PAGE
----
Kudos to Bill Gates. He says no more oil, no more gas. He’s contributing $2 billion of his own money to the race for green energy innovation. And, yes, it does need to be a race.
He has pledged to commit $2 billion himself.
Gates is on a solo global lobbying campaign to press his species to accomplish something on a scale it has never attempted before. He wants human beings to invent their way out of the coming collision with planetary climate change, accelerating a transition to new forms of energy that might normally take a century or more. To head off a rise in average global temperatures of 2 degrees Celsius above preindustrial levels—the goal set by international agreement—Gates believes that by 2050, wealthy nations like China and the United States, the most prodigious belchers of greenhouse gases, must be adding no more carbon to the skies.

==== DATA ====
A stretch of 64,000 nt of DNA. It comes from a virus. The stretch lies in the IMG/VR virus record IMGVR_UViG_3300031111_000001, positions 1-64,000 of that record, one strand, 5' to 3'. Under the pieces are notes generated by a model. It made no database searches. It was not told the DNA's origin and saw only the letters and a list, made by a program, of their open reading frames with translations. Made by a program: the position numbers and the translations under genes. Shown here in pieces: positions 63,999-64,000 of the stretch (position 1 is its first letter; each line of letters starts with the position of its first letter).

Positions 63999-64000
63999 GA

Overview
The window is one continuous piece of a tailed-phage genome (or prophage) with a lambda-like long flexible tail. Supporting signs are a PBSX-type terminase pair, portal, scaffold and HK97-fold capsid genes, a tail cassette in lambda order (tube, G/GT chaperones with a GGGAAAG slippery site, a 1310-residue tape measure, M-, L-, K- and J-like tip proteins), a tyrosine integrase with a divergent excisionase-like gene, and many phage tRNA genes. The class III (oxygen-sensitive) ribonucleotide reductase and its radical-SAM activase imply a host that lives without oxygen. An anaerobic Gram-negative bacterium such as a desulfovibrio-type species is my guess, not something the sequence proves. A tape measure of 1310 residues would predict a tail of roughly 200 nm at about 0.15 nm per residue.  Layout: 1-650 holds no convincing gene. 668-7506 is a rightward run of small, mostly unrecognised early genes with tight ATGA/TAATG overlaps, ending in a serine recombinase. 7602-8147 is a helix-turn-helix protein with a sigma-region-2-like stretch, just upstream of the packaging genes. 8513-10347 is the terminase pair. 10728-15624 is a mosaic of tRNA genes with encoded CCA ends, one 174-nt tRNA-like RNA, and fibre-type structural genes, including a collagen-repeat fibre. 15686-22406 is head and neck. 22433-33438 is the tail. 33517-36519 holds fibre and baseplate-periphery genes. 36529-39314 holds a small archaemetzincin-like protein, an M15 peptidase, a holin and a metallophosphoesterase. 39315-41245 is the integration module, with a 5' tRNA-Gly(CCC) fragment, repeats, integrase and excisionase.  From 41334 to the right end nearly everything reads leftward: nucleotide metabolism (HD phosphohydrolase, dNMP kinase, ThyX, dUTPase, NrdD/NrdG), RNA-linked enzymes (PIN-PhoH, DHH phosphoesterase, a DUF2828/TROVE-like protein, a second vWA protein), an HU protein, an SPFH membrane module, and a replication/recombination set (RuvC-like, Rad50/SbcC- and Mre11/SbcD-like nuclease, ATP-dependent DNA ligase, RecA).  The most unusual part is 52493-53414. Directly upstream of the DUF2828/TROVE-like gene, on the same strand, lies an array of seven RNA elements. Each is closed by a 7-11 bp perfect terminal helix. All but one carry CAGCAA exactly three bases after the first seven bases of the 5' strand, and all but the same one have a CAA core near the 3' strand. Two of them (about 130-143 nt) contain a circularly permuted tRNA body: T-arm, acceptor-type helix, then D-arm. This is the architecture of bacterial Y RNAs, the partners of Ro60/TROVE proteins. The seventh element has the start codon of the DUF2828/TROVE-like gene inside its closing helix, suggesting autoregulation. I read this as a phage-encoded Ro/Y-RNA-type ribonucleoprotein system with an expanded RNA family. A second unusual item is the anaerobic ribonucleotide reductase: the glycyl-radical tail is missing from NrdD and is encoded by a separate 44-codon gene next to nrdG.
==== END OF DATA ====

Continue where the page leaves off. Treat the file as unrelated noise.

Those who study energy patterns say we are in a gradual transition from oil and coal to natural gas, a fuel that emits far less carbon but still contributes to global warming. Gates thinks that we can’t accept this outcome, and that our best chance to vault over natural gas to a globally applicable, carbon-free source of energy is to drive innovation “at an unnaturally high pace.”
When I sat down to hear his case a few weeks ago, he didn’t evince much patience for the argument that American politicians couldn’t agree even on whether climate change is real, much less on how to combat it. “If you’re not bringing math skills to the problem,” he said with a sort of amused asperity, “then representative democracy is a problem.” What follows is a condensed transcript of his remarks, lightly edited for clarity.
— James Bennet, The Atlantic
Read on. Bill Gates is optimistic about the climate crisis because of innovation. He thinks the U.S. Department of Energy spends R&D funds wisely, and that they need four times more money. He’s hopeful the American Congress will come through on climate action. He has faith in human ingenuity.